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The arts are vital to wellbeing, but where's the Government support?

This story was originally published by The Big Idea and Arts Regional Trust.

Professor Peter O’Connor is intent upon growing the connection between the arts and wellbeing in Aotearoa’s communities and schools. While he’s gaining a lot of support, the one thing still missing is government funding and leadership for those working in the sector.

An international expert in applied theatre and a long-time proponent of the role of the arts in healing after trauma, Professor O’Connor is based at the University of Auckland’s Faculty of Education and Social Work and also heads up the multi- and cross-disciplinary Creative Thinking Project.

The project has two main areas of interest it is exploring: How do we make schools more creative, and how do we research and understand the arts and wellbeing?

“We work largely through what we call applied projects where we make art in and with communities and research that as we do it,” Peter says.

Ability of the arts to heal

Peter’s work using theatre in prisons, psychiatric institutions, with the homeless and in earthquake zones has shown the arts’ ability to drive social cohesion, innovation and the possibilities of creativity for healing.

Most recently, he directed a performance at the Museum of Contemporary Arts in Los Angeles for arts organisations working with the city’s homeless on skid row.

No leadership from government

Peter is concerned that despite overwhelming national and international evidence to support the idea that the arts are vital to the wellbeing of individuals, education, communities, and countries, there seems to be little, if any, understanding of this in the Ministry of Education nor the Ministry of Culture and Heritage. Peter says there is no coherent strategy for funding the arts and wellbeing as part of a wider strategy to embed the arts across government policy.

The contribution the arts might make for health and wellbeing continues to be ignored. Peter expressed his extreme frustration and disappointment saying that those working in the sector feel the rhetoric of this government has not translated into something tangible.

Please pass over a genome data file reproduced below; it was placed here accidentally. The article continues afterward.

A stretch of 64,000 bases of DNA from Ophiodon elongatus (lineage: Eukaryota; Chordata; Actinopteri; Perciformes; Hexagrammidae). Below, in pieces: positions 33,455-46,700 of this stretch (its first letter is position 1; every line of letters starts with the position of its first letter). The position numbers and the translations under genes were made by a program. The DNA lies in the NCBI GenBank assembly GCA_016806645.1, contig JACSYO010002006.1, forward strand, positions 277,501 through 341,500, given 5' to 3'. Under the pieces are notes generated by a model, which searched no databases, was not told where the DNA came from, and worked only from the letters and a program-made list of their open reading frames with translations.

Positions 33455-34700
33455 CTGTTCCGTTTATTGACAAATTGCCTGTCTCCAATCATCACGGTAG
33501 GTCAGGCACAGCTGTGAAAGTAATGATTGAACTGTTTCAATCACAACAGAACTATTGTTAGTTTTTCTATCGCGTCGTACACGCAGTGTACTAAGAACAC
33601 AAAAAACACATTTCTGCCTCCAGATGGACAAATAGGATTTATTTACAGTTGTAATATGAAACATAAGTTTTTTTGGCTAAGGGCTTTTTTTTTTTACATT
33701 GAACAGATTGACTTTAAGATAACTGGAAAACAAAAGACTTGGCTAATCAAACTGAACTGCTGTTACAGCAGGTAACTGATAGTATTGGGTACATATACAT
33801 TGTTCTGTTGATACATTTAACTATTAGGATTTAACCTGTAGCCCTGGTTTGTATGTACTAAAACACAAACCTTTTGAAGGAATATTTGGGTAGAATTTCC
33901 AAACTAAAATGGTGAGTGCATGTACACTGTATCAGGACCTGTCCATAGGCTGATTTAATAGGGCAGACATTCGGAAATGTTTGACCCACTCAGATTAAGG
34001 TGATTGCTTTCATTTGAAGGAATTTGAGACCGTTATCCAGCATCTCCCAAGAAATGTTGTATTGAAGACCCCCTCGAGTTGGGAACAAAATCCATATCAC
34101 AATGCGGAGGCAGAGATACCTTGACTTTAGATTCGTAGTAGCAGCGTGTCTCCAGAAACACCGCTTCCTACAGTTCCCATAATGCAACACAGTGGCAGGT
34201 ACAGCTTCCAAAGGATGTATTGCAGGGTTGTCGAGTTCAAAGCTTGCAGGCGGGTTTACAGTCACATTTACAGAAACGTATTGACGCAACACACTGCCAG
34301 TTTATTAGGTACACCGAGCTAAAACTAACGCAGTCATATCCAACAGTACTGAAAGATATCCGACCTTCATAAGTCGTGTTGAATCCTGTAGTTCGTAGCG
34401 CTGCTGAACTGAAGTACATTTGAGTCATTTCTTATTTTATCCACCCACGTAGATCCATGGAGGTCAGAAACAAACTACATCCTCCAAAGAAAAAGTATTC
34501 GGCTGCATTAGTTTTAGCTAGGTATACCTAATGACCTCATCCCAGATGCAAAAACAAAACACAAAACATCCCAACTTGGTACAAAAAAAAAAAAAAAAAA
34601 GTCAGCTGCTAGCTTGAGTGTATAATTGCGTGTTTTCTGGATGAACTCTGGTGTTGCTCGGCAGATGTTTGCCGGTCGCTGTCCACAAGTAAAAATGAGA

Those working in the sector feel the rhetoric of this government has not translated into something tangible.

“Just in Auckland alone there are more than 100 individuals working in youth arts with the most vulnerable young people in the city and it’s all largely being done through piecemeal philanthropic grants. None of the extra $1 billion+ in support for mental health is earmarked to sustain and develop groups who support individuals and communities through the arts. It is a wasted opportunity to make a genuine difference.”

Critical time to value arts in education

Peter has also long been an advocate for the power of arts in education, and this is one of the key focus areas for the Creative Thinking Project. He worked as the National Coordinator for Drama with the Ministry of Education overseeing the introduction of the arts curriculum when it was made compulsory in 2003. Helen Clarke, who had previously been a Minister of the Arts and was Prime Minister at that time, invested over $15 million into growing the arts in schools. During that time the Arts were the fastest growing subjects at senior secondary level and beginning to grow at primary level. And yet, now they have all but disappeared in New Zealand’s schools, in our university teacher education programmes and are under enormous threat within our universities.

Peter believes that the Ministry of Education has no idea or interest in the arts and what they could mean to us as individuals and as a nation. The focus has turned away onto STEM subjects, yet international evidence is crystal clear on the value of the arts in education. Schools are less creative, less energised by the joy of young children exploring the world through their art making than they have been for generations. Peter expressed concern that there are no directives or plans for changing that in any meaningful way.

“With a lack of investment in the arts and wellbeing we are losing the potential for the arts to make the kinder, more empathetic and creative country we need to flourish.”

“With a lack of investment in the arts and wellbeing we are losing the potential for the arts to make the kinder, more empathetic and creative country we need to flourish.”

New home for creativity and hope

Peter’s passion for the arts in society and education has also been the driving force behind the establishment of a new Research Centre into the power and possibility of the arts at the University of Auckland that will be launched in 2020. The University of Auckland has received a significant amount of philanthropic funding for the Centre and Peter will be the Director.

This follows the launch of Te Ora Auaha: Creative Wellbeing Alliance Aotearoa earlier this year which aims to focus on ways to harness the power of the creative arts for individual and social wellbeing. The Creative Thinking Project currently hosts the network of hundreds of people and groups using the arts in the health, education, social and creative sectors. The network was established because artists who work in this area are often siloed and lack visibility at both local and national levels of policy making.

“The Creative Wellbeing Alliance brings together over 200 artists and health professionals under the same umbrella to work on ways we can use the arts to make healthier people and to have healthier communities,” Peter says.

The arts are vital to wellbeing, but where’s the Government support?


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